Comment

                Original Poster

                #8
                And she honestly stood great today with the rope just double looped around a tree branch for an hour while I did other things around farm. She was pissed about it but she stood respectfully. It is the hard tying that she tests .

                Comment

                  Original Poster

                  #9
                  I suspect that she will tolerate it but to me a blocker ring is a training tool and not the end goal

                  Comment


                    #10
                    Pulling back is IMO not a disciplinary issue. Horses pull back as a flight response to some sort of fear claustrophobic response. They don’t just decide to pull back and break a halter because they feel like being naughty/ getting out of work. They panic, get to the end of the tie, and then get more panicked because of the claustrophobia and they have nowhere to go and pull back harder and *snap*. Then the horse just learned that pulling back as hard as they can is the only way to relieve the pressure.

                    “Ugly” methods are not only abusive/ dangerous, they don’t work. Traditional “ugly” methods would involve hard tying your horse to something that won’t break, in a halter/ lead that won’t break and then let the horse pull back as hard as they possibly can. This is a really good way to hurt your horse. You can have an unbreakable rope halter, and unbreakable rope, unbreakable post, but the horse is not unbreakable. All your doing is making their anxiety of tying a hundred times worse because they know when they’re tied, they’re really trapped, if a lion or bear comes to eat them.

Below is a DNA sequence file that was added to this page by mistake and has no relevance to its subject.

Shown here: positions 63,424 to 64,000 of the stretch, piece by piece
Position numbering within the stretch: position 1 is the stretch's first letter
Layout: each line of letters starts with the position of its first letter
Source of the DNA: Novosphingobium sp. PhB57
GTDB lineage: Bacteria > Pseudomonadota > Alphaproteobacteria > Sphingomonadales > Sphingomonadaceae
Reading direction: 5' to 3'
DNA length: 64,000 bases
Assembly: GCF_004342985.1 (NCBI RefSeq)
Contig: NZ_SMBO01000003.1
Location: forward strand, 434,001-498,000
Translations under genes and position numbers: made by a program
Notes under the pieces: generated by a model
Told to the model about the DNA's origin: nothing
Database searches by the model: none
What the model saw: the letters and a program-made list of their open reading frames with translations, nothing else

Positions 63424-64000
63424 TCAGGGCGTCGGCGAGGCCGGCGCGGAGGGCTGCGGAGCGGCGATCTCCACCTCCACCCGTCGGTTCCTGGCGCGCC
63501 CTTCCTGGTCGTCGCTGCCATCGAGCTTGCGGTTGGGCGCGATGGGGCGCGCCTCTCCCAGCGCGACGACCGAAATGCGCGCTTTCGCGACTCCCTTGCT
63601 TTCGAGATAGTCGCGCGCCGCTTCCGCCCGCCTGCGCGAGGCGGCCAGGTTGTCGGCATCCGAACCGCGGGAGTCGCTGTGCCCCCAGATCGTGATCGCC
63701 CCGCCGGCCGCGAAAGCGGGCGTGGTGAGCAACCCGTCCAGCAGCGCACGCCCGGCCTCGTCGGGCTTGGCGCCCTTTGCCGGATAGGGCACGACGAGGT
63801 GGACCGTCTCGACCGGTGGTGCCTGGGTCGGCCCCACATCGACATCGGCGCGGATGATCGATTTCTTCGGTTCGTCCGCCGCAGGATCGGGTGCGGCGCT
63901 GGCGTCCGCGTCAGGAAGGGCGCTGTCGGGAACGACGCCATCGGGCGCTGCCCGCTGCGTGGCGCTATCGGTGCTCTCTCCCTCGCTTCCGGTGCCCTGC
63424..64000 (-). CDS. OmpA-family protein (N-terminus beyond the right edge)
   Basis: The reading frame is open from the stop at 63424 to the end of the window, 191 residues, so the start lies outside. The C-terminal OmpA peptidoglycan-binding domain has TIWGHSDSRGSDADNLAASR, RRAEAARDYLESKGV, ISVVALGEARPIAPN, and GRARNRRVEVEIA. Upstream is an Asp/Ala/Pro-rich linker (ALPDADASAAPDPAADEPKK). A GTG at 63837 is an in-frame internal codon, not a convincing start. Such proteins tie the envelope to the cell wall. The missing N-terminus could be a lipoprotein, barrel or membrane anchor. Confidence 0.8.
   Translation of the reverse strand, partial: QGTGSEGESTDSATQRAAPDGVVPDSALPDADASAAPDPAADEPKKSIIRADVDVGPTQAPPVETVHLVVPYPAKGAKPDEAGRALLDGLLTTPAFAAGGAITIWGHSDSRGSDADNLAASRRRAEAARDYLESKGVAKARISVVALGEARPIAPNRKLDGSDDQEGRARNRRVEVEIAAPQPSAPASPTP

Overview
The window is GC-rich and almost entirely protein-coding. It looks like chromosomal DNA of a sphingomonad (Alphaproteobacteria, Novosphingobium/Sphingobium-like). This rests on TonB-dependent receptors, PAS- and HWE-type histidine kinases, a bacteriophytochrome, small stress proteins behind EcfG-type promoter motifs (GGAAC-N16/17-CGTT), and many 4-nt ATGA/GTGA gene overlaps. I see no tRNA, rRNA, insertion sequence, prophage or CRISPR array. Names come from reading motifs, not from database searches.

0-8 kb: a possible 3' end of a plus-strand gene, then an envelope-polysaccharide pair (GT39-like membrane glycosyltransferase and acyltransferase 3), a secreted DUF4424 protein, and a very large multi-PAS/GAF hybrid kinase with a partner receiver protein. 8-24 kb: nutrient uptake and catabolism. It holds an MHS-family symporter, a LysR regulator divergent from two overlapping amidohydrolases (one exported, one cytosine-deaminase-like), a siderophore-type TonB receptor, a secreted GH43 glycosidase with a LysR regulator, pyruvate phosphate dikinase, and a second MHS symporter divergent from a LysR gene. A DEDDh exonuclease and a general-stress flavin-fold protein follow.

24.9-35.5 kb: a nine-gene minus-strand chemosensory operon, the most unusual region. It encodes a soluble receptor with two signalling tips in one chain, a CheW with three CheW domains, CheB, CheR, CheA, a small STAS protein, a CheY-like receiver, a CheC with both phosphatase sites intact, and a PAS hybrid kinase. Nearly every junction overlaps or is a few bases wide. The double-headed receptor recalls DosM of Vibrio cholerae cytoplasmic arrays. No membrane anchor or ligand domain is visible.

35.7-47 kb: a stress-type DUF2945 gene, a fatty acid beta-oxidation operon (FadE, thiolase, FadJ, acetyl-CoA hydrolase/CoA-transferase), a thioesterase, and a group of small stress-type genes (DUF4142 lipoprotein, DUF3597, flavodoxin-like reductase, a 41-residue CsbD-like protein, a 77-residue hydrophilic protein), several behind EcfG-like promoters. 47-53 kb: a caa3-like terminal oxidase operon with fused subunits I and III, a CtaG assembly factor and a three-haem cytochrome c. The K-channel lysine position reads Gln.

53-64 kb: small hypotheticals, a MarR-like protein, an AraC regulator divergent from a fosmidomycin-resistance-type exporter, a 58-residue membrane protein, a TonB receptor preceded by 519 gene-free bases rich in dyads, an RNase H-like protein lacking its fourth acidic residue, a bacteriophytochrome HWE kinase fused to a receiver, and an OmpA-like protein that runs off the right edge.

If I were you, I would:

                    1. Stop tying the horse. It doesn’t tie. So until you’ve taught it to tie, don’t set them up to fail. Lay your tack out ahead of time and tack up while you hold the horse, or get a friend to help you.

                    2. Be patient. I understand it’s frustrating because nobody likes replacing broken halters, but your horse isn’t doing to it to be a jerk he’s doing to because they learned that’s how to get a “release”.

                    3. Invest in a “blocker tie ring”. Start SLOW by tying the horse for a minute and maybe give him some cookies and then untie him. He’ll learn being tied is actually not so bad. And if he DOES pull back, the blocker ring will make it so nothing “snaps” it’ll just add resistance. Work on it’s a little bit of time every day. Avoid leaving your horse there for an extended period of time especially in the beginning. Tying should be a relaxing experience... it’s not a time out/ punishment.

                    4. Dont punish him if he does pull back. The resistance the blocker puts on the lead will be what makes it not fun for him to pull back. You getting mad and smacking dobbins does nothing.

                    Comment

                      Original Poster

                      #11